Mixing Politics and Record Keeping: Why Nobody Wins
Yesterday, on the eve of a hearing before the House Oversight Committee on “Preventing Violations of Federal Transparency Laws,” the Senate Environment and Public Works Committee issued a minority report with the dubious name “A Call for Sunshine: EPA’s FOIA and Federal Records Failures Uncovered.” The release of the report and the hearing suggest an orchestrated hatchet job on EPA, particularly given that former EPA Administrator Lisa Jackson — she of the “alias” email account — was a star witness called by Oversight Committee Chairman Darrell Issa to atone for her sins. These coordinated events also reveal Republicans in Congress are more interested in embarrassing the administration than solving one of the more perplexing record keeping problems in government: how to ensure emails are properly preserved.
Contrary to the minority report and a comment made by Chairman Issa in his opening remarks at today’s hearing, problems with email are by no means limited to the current administration. It took a lawsuit by CREW and the National Security Archive to bring to light the failure of the Bush administration to preserve millions of White House emails generated. Subpoenas from congressional committees investigating the mass firings of U.S. Attorneys and the crimes of Jack Abamoff showed that many Bush administration officials used RNC email accounts to conduct official business, in an effort to avoid having their emails preserved as the law requires.
To be fair, this administration has not been immune from email problems, and the House Oversight Committee lined up for today’s hearing some of the more well known offenders: Former Administrator Jackson, former Deputy CTO for the White House Office of Science and Technology Policy Andrew McLaughlin, CFTC Chairman Gary Gensler, and former Energy official Jonathan Silver. At least some of these witnesses made a compelling case that they had not intentionally violated the Federal Records Act, although a few had problematic emails they couldn’t explain away.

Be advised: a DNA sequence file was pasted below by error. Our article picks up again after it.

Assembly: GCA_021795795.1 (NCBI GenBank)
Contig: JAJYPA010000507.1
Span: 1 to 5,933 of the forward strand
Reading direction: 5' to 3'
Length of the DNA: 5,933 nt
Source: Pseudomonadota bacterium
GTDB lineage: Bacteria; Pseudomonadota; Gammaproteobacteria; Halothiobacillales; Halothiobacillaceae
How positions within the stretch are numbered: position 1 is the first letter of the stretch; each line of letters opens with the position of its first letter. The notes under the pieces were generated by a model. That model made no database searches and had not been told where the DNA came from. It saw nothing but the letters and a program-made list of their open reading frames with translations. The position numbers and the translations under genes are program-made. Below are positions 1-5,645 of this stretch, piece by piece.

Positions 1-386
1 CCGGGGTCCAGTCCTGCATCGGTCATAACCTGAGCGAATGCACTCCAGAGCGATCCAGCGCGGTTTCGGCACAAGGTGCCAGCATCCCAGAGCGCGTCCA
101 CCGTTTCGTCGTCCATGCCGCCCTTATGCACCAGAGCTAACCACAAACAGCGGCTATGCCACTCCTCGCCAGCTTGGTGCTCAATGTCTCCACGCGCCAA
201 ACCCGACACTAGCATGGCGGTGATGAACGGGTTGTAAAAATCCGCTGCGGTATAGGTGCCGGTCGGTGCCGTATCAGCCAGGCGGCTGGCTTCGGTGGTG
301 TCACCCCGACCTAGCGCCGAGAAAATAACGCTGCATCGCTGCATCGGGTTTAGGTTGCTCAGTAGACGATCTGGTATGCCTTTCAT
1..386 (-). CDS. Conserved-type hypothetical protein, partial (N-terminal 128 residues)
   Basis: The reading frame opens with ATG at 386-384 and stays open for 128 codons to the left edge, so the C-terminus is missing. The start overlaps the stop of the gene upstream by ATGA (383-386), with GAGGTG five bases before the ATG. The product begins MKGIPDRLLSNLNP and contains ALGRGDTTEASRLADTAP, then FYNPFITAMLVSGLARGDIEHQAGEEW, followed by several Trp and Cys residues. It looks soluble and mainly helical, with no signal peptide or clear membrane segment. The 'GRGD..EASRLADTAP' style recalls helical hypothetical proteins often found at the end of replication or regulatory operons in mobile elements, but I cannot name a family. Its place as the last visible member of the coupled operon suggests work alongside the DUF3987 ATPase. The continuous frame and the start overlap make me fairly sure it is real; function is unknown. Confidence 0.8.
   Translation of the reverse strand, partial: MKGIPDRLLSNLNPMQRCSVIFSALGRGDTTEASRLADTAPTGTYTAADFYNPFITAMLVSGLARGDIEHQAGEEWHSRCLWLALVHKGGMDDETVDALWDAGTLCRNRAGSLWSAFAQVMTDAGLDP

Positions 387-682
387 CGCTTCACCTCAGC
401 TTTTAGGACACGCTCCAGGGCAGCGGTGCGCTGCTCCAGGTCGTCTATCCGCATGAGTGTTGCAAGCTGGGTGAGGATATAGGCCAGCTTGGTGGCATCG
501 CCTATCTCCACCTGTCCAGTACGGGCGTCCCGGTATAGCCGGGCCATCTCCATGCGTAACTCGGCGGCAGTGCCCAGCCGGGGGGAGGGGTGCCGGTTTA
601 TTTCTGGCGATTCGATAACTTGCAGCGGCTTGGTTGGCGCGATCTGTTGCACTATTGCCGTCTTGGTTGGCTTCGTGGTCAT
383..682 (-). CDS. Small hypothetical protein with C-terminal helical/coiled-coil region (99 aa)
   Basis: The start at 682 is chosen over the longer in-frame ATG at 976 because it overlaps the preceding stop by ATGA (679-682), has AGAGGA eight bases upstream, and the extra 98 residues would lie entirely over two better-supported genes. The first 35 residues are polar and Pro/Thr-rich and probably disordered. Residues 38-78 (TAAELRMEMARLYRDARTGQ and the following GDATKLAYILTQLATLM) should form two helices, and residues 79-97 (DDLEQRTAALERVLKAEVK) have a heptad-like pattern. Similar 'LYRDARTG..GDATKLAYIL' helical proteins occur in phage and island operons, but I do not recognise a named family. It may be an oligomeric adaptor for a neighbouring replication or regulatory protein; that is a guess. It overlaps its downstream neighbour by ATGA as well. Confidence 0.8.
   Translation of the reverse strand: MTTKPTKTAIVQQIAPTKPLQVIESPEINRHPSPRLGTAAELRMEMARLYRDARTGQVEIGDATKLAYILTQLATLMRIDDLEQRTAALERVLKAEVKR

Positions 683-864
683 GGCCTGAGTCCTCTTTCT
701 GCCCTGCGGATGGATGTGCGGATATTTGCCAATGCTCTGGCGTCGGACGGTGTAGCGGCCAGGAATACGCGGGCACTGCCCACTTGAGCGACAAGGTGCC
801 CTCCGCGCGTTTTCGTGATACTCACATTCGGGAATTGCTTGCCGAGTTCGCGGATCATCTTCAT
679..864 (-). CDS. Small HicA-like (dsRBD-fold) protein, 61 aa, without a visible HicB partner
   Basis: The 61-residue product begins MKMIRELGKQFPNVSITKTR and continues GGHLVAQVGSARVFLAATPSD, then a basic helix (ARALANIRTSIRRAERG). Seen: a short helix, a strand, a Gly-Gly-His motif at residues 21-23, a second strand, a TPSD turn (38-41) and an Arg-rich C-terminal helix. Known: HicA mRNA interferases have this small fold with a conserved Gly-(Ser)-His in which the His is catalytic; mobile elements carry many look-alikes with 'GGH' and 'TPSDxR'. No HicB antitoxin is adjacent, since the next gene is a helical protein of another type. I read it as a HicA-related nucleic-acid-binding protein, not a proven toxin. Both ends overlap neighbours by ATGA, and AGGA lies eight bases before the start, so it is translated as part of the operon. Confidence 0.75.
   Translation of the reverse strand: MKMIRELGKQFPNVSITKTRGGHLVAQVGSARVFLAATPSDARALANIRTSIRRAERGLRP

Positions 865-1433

The real take-away for anyone who really cares about transparency and record preservation, however, is that the issue is complicated. Technology is outpacing our ability to manage record keeping systems. Indeed, email is almost “old school,” as we wrestle with new social media like Twitter, texts, and instant messaging.
Archivist David Ferriero, who also testified at today’s hearing, has issued new guidance on managing multiple email accounts, and is leading the administration’s effort to implement effective electronic record keeping systems government-wide by 2016. As some of today’s witnesses pointed out, however, federal employees are not trained in even the pre-existing guidance, and basically have no clue what a federal record is and what they are supposed to do with one. When an agency head like Mr. Gensler acknowledges receiving no training on his record keeping responsibilities — even though as an agency head, his emails are of particular public interest — we know we have a problem that runs pretty deep.
Congress should work with the administration to find a solution to this problem, through both legislation and appropriations. While attempting to bully and embarrass administration officials, as some Oversight Committee members did today, may score political points, it does nothing to solve the underlying problem, which is rooted in technology and training, not ideology.